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The perils of being a Crane Fly

October 5, 2020
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A walk through the long grass at the moment should disturb clouds of Crane Flies (pictured left). Unlike dragonflies, damselflies and scorpion flies, Crane Flies are true flies i.e. they are two-winged Dipterans. These slow flying long-legged insects are short-lived, up to a couple of weeks, so short-lived that some species do not even possess mouthparts for eating and drinking and the female fly emerges from the pupa stage already containing eggs for the next generation. Despite their short lifespan, many Crane Flies do not even reached that potential as their lives filled with dangers.

For a start their long legs mean that Crane Flies are often mistaken for mosquitos and being a slow flyer many cranefly/human interactions often do not end well (for the Crane Fly). But nature also throws up a number of other hazards. Crane flies are the prey of fish, birds, mammals and other insects. Spiders are also natural predators, not only those that build webs but also Jumping Spiders (pictured below) that have the ability to leap out and ambush the unwary.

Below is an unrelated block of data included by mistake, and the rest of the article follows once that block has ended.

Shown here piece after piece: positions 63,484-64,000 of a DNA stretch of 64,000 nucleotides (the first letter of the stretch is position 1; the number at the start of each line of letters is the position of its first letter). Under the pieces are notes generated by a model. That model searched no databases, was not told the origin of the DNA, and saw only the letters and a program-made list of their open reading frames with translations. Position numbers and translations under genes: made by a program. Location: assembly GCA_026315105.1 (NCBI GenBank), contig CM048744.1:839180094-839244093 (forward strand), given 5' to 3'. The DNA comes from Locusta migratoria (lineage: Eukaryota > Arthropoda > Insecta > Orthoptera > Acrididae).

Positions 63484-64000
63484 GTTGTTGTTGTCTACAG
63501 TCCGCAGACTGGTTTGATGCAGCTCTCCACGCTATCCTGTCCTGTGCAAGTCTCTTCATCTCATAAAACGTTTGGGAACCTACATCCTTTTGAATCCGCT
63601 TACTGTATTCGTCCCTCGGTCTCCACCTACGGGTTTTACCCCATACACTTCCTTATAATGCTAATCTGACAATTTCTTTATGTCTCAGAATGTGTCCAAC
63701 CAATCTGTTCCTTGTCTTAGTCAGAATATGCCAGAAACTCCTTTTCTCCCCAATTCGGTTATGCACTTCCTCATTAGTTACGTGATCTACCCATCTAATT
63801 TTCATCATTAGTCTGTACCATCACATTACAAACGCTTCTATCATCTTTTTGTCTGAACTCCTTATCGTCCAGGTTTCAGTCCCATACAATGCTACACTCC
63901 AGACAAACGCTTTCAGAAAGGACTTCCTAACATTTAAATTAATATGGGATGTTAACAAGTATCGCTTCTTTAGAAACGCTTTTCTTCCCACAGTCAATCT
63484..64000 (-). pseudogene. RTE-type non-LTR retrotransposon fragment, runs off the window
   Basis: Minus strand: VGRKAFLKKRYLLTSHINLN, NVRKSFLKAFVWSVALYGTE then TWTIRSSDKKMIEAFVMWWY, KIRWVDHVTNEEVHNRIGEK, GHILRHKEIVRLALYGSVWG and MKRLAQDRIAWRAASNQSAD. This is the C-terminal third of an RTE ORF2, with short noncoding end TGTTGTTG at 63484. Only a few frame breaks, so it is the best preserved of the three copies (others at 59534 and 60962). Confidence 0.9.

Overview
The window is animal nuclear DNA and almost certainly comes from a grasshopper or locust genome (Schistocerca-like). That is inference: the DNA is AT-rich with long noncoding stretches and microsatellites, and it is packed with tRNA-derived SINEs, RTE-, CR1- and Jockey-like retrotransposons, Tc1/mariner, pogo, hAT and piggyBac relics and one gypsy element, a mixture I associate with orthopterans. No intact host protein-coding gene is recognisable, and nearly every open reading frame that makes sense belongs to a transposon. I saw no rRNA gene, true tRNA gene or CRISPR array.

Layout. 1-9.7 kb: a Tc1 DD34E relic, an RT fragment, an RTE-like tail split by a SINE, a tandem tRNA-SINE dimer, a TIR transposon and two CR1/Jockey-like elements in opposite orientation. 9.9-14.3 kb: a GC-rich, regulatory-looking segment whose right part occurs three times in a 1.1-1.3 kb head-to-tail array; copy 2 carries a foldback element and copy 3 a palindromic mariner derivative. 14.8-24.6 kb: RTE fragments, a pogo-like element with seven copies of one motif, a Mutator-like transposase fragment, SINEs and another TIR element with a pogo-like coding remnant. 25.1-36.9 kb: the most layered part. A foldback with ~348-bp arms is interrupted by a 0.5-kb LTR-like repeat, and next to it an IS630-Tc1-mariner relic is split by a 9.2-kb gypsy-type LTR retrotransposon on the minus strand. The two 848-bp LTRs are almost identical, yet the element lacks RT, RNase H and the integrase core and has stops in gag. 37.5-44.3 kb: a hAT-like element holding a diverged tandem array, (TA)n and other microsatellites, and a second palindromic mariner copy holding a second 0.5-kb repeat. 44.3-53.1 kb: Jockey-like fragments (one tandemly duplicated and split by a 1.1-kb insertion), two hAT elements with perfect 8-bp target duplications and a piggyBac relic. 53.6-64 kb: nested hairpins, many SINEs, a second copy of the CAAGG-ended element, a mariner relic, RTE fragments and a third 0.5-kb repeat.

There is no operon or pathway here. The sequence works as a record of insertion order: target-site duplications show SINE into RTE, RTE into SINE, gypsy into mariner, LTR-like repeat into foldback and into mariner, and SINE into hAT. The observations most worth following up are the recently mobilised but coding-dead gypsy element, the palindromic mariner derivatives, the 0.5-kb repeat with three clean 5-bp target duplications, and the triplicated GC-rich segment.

It is not just the local fauna that can end the life of a Crane Fly prematurely. Local flora in the form of Tall Sundews (Drosera peltata) can also lead to a sticky end if you are a Crane Fly. The long dangling legs are prone to get snagged on the tentacles of this carnivorous plant (see below).

I’ve heard of the saying ‘Live fast, die young’. For Crane Flies ‘Live slow, die younger than the short life span you already have’ seems apt.

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